During the second week of July, I spent a week in Washington, D.C. The first part of the trip was spent packing up a traveling exhibit on Abraham Lincoln and the technology of war for its return trip to Tennessee, but the second part of the week was spent doing my favorite thing in the world: museum hopping.
D.C. is a dangerous place for me as I can spend days in one museum alone. Offer me the chance to visit oodles of historic artifacts and paintings for free? I might never return home. I did have my husband to help keep me steady on this trip, although even his presence carried a problem of its own: he likes to visit local breweries on our vacations to get a taste of the local offerings. We agreed to intersperse museums with breweries. The result is that we are going to be on a diet from here to eternity, although hopefully the miles walked count for something.
Inevitably on these trips, too, I search out everything Tudor. Visit Biltmore in Asheville, North Carolina? I hunt down their Cecil family portraits. Drive across the border into Virginia? Remember that it is named after Elizabeth I. In fact, it seems that history connected to the 16th century and to the Tudor monarchs, specifically, are everywhere in the USA. On my trip to D.C., I definitely expected to find them in the Washington National Cathedral, where Cranmer, Elizabeth I, and even Thomas More can be found, and at the Folger Shakespeare Library, whose most recent exhibit highlights the heraldry of the era.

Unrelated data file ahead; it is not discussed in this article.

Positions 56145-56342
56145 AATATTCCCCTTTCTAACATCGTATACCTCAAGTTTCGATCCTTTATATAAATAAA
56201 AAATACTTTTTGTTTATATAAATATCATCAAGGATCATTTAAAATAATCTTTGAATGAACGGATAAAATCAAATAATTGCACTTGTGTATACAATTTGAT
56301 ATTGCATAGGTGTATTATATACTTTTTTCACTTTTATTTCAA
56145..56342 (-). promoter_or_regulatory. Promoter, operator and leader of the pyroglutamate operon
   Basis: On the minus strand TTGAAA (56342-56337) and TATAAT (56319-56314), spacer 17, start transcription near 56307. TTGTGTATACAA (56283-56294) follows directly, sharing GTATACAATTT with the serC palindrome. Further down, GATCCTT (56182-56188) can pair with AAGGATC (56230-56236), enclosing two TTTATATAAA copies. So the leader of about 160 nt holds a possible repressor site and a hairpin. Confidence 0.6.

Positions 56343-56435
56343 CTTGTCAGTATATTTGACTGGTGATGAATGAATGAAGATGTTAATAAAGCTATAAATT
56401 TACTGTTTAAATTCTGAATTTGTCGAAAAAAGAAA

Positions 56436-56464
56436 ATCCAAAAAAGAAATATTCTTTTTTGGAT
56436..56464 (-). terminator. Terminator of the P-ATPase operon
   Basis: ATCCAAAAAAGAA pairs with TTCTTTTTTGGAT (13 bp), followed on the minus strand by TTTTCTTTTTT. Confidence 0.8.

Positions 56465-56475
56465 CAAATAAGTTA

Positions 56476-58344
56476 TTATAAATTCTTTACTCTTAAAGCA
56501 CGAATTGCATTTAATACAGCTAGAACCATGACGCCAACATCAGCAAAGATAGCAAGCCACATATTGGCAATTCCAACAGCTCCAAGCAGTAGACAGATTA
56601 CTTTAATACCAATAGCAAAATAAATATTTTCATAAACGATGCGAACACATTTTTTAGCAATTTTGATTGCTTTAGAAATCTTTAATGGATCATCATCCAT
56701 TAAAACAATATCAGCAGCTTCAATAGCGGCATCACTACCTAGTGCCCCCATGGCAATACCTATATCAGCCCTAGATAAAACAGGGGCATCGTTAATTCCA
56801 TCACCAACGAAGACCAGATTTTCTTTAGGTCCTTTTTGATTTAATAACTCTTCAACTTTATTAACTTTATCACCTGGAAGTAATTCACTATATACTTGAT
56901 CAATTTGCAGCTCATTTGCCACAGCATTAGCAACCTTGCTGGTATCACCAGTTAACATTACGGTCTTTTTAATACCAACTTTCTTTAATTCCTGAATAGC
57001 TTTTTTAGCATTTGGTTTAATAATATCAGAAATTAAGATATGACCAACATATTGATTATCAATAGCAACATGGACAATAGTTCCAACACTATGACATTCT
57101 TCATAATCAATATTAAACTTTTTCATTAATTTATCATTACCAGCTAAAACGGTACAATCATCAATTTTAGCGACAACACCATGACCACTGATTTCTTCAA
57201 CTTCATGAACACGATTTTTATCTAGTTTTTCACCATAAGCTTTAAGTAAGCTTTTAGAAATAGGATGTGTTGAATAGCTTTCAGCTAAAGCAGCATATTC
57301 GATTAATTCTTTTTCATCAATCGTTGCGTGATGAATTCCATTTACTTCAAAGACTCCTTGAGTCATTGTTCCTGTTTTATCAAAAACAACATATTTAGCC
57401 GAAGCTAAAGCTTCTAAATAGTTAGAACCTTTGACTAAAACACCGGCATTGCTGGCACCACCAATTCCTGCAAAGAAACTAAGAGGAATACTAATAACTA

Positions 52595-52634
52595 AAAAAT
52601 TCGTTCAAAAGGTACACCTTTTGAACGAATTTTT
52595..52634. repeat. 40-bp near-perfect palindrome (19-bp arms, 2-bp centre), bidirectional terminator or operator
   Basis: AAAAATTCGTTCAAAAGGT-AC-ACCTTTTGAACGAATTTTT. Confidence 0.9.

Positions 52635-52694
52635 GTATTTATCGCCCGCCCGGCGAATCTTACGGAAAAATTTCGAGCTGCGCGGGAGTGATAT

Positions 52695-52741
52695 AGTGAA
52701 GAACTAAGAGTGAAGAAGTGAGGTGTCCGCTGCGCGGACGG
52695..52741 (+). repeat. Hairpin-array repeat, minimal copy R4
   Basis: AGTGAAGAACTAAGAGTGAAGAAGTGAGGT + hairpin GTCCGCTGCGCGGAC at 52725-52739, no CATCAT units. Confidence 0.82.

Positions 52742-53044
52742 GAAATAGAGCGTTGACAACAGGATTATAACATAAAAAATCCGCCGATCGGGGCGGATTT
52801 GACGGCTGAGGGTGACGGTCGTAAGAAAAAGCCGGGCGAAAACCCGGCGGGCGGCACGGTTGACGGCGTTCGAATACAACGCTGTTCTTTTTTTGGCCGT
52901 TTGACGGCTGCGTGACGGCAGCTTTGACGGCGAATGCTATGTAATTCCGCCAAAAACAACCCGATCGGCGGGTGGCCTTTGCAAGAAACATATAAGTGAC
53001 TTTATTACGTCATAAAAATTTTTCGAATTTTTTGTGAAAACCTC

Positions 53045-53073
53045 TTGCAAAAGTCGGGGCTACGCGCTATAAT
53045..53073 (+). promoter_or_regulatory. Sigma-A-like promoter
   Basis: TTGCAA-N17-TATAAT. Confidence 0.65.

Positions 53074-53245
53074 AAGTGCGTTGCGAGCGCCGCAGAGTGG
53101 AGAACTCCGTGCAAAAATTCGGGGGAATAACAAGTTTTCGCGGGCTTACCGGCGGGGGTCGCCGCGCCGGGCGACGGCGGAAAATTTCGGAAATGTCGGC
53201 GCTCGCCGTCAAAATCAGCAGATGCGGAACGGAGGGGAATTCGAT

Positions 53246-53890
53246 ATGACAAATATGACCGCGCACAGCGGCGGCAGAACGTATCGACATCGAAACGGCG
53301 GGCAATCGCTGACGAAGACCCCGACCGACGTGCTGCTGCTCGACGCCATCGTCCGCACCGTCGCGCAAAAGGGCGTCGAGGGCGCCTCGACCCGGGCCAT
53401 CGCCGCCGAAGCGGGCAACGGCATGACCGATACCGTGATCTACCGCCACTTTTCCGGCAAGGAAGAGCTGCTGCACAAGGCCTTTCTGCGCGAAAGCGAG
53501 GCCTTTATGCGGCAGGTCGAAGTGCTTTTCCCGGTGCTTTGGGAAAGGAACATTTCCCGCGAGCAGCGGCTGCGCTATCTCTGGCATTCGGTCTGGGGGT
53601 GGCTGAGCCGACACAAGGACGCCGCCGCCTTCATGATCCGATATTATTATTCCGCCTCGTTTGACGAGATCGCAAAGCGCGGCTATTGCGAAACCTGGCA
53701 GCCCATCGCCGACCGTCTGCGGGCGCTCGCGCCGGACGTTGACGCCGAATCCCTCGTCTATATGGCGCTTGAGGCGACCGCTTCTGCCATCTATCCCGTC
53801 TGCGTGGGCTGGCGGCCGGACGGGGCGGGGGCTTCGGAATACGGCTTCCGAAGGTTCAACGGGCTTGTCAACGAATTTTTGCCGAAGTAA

What I was pleasantly surprised to find, however, was an exhibit on Elizabeth I and royal spies at the International Spy Museum. Maybe I was just expecting the International Spy Museum to focus on the Cold War, but the replica embroidered cloth of Elizabeth I’s Rainbow Portrait gown was a great find. Indeed, little surprises like these lurked all over D.C., and when I stopped to think about it, I realized that small exhibits or memorials to the Tudor monarchs and their contemporaries exist all over the U.S. I began snapping photos to share and document with the readers of this blog. I hope that you might want to share small gems such as these, too – that’s why I have created the below form for US readers to contact me with their own local Tudoriana. You can suggest where a Tudor-related exhibit is located, give a bit of info about that artifact, statue, or piece of artwork, and I will share it on the blog (with credit going to the reader for the find, of course).